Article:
During those confusing, intense first weeks of the American Revolution, Prudence Cummings Wright organized a ladies group — to capture Loyalist spies in Massachusetts.
Her husband had just marched off to the Siege of Boston in the aftermath of the Battles of Lexington and Concord. So had the husbands of most of the other ladies.
Rumors flew that British spies were passing information from Canada to Boston through the town of Pepperell, Mass.
She decided to do something about it — even if one of the spies was a blood relation.
Prudence Cummings Wright
Prudence Cummings Wright was born Nov. 26, 1740, in Hollis, N.H., the daughter of Prudence and Samuel Cummings, the town clerk for 22 years. She had two sisters and three brothers, two of whom were Loyalists.
Prudence was a patriot. An ardent one.
She married another patriot, David Wright, in 1761. They lived in Pepperell, Mass., the next town over from Hollis, about 20 miles northwest of Concord. He had joined the militia as a private.
They had 11 children, though two of their children died young: six-year-old Mary died of fever on July 1, 1774, and on March 11, 1775, Liberty died. Prudence Cummings Wright, bereft, returned home to her parents in New Hampshire for comfort.
While there, she overheard her brother Samuel talk to his friend Leonard Whiting, a British army officer, about passing information to the British.
Prudence returned to Pepperell and gathered the women of the town. Then a 35-year-old mother of five, she organized 30 or 40 of them into a militia called ‘Mrs. David Wright’s Guard.’ The youngest, Elizabeth Hobart, was only 17.
The women dressed in their husbands’ clothes and carried whatever they could for weapons. As the men had probably taken muskets with them, the women probably used farm implements such as pitchforks.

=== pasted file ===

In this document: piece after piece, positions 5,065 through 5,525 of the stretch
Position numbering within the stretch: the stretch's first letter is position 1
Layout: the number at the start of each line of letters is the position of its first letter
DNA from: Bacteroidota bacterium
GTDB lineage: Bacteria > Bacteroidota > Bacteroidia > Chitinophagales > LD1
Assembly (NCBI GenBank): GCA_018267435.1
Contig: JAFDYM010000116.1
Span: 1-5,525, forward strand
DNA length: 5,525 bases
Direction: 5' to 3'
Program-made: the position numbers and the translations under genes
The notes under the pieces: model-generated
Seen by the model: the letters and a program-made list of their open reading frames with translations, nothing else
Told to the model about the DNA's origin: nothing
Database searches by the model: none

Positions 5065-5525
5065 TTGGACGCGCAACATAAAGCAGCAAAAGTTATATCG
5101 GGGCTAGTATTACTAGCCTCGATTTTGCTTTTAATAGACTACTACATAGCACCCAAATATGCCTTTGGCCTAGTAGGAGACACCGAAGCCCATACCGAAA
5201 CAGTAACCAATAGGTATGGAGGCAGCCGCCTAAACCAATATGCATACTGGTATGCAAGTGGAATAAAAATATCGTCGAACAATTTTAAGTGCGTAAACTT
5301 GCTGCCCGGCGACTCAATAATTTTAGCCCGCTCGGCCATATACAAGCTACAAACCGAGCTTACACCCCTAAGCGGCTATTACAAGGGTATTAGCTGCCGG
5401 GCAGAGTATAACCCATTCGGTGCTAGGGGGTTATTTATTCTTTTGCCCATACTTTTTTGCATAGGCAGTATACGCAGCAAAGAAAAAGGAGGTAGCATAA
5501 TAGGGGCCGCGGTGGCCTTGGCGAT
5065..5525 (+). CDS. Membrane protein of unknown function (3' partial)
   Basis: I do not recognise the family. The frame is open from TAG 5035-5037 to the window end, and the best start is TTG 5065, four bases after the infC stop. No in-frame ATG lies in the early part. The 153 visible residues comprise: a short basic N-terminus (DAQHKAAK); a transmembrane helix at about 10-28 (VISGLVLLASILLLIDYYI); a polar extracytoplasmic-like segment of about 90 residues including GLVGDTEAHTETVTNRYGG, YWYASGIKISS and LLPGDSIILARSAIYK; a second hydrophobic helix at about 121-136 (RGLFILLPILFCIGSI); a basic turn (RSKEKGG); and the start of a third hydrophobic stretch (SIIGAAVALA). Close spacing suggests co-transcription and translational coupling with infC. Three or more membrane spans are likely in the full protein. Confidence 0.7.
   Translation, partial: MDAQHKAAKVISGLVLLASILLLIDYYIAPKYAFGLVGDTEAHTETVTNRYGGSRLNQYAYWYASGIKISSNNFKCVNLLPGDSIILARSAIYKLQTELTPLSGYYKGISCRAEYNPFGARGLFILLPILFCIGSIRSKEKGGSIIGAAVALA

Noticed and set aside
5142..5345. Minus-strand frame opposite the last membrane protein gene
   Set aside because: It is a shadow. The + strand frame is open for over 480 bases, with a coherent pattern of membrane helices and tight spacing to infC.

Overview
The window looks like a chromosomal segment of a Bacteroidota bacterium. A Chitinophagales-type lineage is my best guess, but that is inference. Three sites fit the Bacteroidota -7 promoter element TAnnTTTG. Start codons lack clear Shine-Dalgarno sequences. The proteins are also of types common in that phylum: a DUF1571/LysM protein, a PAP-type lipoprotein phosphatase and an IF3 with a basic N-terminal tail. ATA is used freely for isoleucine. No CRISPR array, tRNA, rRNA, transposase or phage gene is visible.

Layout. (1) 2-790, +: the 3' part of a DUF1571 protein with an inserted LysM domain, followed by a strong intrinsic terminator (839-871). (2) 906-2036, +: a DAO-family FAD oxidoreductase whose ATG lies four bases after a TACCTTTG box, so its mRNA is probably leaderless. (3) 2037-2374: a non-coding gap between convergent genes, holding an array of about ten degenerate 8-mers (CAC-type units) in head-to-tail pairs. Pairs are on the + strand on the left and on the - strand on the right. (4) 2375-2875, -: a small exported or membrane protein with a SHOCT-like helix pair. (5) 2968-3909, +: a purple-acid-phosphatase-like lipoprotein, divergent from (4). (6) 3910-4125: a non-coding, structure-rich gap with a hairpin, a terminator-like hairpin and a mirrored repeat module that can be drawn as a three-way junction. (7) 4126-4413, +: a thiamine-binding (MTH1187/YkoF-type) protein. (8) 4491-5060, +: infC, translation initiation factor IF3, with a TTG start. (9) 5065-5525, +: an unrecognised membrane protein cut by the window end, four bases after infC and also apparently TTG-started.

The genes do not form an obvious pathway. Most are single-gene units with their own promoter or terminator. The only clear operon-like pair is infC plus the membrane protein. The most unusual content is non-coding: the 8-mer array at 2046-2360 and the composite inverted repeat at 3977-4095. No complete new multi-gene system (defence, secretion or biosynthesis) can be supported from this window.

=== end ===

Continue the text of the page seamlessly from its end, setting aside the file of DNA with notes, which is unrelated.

The women elected Prudence their leader, and she appointed Sarah Shattuck as her lieutenant. The women patrolled the roads leading into town.
They knew Jewett’s Bridge over the Nashua River was the only way through Pepperell. The Loyalists would have to cross it on their way to Boston.
Susan J. Smith, writing for the Pepperell Historical Commission, described what happened.
“Then they waited at the bridge, into the night, shielding the lantern, totally silent until two horsemen approached from the north,” she wrote. “Taking advantage of surprise Prudence burst upon them with lantern bright demanding to know their identity and business. Her brother Samuel knew the depth of his sister’s commitment to the cause and immediately turned tail avoiding possible fatal injury.
“Leonard Whiting pushed forward, believing he couldn’t be stopped by a bunch of women. He was wrong of course. Both were dragged off their mounts and searched. Dispatches intended for the British were found. The men were escorted to Solomon Roger’s tavern. There the prisoners were detained for the rest of night before being taken to Groton and the Committee of Safety in the morning.”
The committee gave the two men their liberty once they promised to leave the colony. Prudence never saw Samuel, her favorite brother, again.
The women’s militia disbanded after that exciting night.
The town couldn’t pay the women for what they’d done until town meeting on March 19, 1777. Then Pepperell voted to pay Wright’s guard for their service. They referred to the volunteer ladies’ militia as “Leonard Whiting’s Guard.”
Prudence Cummings Wright died Dec. 2, 1823. Jewett’s Bridge has been replaced several times, and a covered bridge now stands at the crossing, along with a stone marker memorializing Prudence Cummings Wright.
With thanks to An Encyclopedia of American Women at War: From the Home Front to the Battlefields edited by Lisa Tendrich Frank. This story about Prudence Cummings Wright was updated in 2021.